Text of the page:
Estrogen therapy does not reduce risk of recurrent stroke or death, Yale researchers find in WEST Study

October 31, 2001

Despite many observational studies linking hormone replacement therapy (HRT) to reduced risk of cardiovascular disease and possibly stroke, Yale researchers have found in a new study that HRT does not reduce the risk of a second stroke or death in women with cerebrovascular disease.

The team also found that HRT was associated with a borderline increase in the risk of fatal stroke.

"We have shown that estrogen replacement therapy for secondary stroke prevention is not beneficial," said study author Lawrence M. Brass, M.D., professor of neurology and in the Department of Epidemiology and Public Health at the Yale School of Medicine. "Conventional estrogen therapy really should not be used solely for stroke prevention. Women who were taking HRT for other reasons, such as bone loss prevention, can now make more informed decisions."

Published in the October 25 issue of the New England Journal of Medicine, the Women's Estrogen for Stroke Trial (WEST) began in 1993. The study was a randomized, placebo-controlled trial of estrogen for prevention of second strokes in 664 postmenopausal women. The women were an average of 71 years old and were recruited from 21 hospitals in the United States. The researchers followed the occurrence of stroke or death for a three-year period.

During the follow-up period, there were 99 strokes or deaths among the women randomized to the estradiol group, and 93 among those in the placebo group. The women who were randomly assigned to receive estrogen therapy had a borderline higher risk of fatal stroke and their nonfatal strokes were associated with slightly worse neurologic and functional deficits. The Yale team found no overall benefit to taking a standard dose of estradiol (1 mg a day).

"Our study is the first of its kind to look at the effects of HRT on post-menopausal women who have had a recent stroke," said first author Catherine M. Viscoli, research scientist at Yale School of Medicine.

A 1998 study of HRT for secondary prevention of heart attacks in post-menopausal women also found that estrogen was not beneficial. The Heart and Estrogen /Progestin Replacement Study (HERS) showed that hormone therapy did not reduce the incidence of heart attacks or death during four years of follow-up.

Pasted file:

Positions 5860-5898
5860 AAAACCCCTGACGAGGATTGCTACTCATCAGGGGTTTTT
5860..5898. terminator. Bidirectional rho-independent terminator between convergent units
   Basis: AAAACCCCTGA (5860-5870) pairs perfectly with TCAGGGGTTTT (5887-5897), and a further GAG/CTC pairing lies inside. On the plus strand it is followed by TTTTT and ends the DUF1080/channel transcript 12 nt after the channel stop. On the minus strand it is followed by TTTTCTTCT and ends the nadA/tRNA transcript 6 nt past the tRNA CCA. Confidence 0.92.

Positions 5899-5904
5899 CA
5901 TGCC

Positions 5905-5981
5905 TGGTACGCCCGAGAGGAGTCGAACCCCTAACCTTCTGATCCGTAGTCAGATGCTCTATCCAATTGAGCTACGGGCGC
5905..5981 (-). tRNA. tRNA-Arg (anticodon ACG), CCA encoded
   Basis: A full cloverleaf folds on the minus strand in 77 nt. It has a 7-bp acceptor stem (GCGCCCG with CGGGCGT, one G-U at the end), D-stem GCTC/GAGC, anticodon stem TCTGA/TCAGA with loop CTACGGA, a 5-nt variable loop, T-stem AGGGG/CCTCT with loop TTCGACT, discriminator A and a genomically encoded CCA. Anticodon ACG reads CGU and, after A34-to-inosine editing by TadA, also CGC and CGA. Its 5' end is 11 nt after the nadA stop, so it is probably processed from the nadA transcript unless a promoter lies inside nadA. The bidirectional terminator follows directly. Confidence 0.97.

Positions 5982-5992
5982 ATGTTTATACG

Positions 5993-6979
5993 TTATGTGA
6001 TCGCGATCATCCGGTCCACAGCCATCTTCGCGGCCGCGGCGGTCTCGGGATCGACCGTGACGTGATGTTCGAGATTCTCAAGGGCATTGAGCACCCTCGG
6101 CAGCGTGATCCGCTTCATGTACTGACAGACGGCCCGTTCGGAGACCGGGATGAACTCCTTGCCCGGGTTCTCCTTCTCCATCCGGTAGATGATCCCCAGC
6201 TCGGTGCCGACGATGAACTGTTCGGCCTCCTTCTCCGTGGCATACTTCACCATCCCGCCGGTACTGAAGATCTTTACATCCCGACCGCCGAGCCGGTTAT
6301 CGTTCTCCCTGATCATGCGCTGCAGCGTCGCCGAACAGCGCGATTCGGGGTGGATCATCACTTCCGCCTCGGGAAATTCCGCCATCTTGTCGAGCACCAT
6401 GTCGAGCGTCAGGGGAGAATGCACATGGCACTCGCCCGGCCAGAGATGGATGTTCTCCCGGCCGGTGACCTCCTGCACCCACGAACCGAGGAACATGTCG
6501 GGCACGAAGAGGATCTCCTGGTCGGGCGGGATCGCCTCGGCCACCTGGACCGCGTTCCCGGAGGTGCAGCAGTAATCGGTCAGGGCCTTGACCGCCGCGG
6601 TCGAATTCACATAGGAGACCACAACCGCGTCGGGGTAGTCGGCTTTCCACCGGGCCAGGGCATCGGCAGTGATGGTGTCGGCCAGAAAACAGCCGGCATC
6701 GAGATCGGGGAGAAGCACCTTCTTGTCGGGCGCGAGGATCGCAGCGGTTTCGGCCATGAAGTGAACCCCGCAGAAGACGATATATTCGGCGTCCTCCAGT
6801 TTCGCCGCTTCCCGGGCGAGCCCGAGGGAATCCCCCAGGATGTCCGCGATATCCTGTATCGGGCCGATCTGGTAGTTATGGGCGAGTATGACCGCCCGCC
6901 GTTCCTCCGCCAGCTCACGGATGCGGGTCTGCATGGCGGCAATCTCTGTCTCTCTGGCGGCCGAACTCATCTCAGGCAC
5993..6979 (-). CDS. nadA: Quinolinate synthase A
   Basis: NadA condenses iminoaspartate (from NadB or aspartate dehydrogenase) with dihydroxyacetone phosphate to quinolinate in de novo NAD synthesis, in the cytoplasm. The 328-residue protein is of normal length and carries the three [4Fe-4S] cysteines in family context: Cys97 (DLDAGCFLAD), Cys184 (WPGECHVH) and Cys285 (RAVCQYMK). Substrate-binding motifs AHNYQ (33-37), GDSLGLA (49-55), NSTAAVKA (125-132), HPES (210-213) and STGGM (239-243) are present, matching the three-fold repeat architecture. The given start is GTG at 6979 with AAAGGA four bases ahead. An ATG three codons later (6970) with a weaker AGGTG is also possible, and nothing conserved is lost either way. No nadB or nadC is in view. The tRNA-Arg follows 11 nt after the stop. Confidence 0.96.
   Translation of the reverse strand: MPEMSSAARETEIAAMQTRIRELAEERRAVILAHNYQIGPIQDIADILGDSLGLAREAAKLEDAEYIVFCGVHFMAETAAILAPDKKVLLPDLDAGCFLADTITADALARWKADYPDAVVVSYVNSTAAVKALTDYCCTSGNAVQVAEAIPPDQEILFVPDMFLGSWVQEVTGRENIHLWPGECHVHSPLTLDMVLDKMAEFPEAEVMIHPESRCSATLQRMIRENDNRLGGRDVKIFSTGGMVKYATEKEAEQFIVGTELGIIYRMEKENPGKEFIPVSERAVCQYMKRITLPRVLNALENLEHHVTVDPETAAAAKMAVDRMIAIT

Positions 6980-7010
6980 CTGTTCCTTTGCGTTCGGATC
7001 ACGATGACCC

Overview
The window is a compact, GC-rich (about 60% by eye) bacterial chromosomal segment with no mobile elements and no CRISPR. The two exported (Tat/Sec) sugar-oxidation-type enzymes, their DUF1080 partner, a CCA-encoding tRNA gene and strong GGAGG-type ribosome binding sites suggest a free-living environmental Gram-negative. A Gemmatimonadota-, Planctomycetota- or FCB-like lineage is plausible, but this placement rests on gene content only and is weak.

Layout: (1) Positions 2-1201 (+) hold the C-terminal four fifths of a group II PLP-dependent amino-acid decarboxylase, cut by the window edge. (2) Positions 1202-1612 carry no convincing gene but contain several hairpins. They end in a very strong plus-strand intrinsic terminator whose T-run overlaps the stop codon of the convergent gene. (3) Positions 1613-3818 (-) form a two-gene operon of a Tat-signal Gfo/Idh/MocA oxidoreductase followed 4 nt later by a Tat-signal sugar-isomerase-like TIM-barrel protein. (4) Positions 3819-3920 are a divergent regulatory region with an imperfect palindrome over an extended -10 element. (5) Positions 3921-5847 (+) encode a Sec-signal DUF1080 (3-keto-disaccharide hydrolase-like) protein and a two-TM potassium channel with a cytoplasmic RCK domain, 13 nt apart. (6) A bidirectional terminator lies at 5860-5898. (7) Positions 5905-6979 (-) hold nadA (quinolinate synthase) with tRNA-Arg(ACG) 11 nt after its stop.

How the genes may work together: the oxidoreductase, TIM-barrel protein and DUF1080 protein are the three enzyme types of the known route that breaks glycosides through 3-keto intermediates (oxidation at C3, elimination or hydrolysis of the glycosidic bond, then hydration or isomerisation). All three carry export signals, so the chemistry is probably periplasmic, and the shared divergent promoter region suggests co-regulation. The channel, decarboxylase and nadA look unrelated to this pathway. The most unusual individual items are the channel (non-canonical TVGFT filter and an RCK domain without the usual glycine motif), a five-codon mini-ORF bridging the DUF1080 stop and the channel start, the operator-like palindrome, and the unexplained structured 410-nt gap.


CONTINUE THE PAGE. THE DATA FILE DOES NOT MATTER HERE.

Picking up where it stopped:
"It is hoped that the results of these studies will open up new lines of investigation that will help us understand why estrogen therapy did not work and allow us to better target a sub-group of women where estrogen may be beneficial," said Viscoli.

Brass said over half of all strokes occur in women and they account for nearly 60 percent of stroke-related deaths. Strokes are the third leading cause of death and the single leading cause of serious disability in adults. Of those who survive a stroke, 90 percent are left with some permanent disability and 40 percent require significant help with activities of daily living.
Other authors on the study include principal investigator Ralph I. Horwitz, M.D., The Harold H. Hines Jr. Professor of Internal Medicine and Epidemiology and Public Health, chair of internal medicine at the Yale School of Medicine, and chief of the Beeson Medical Service at Yale-New Haven Hospital; Walter N. Kernan, M.D., associate professor of internal medicine at Yale School of Medicine; Philip M. Sarrel, M.D., professor of psychiatry and obstetrics and gynecology at Yale; and Samy Suissa of McGill University in Montreal, Canada.

The study was funded by the National Institute of Neurological Disorders and Stroke, part of the National Institutes of Health.

Yale University

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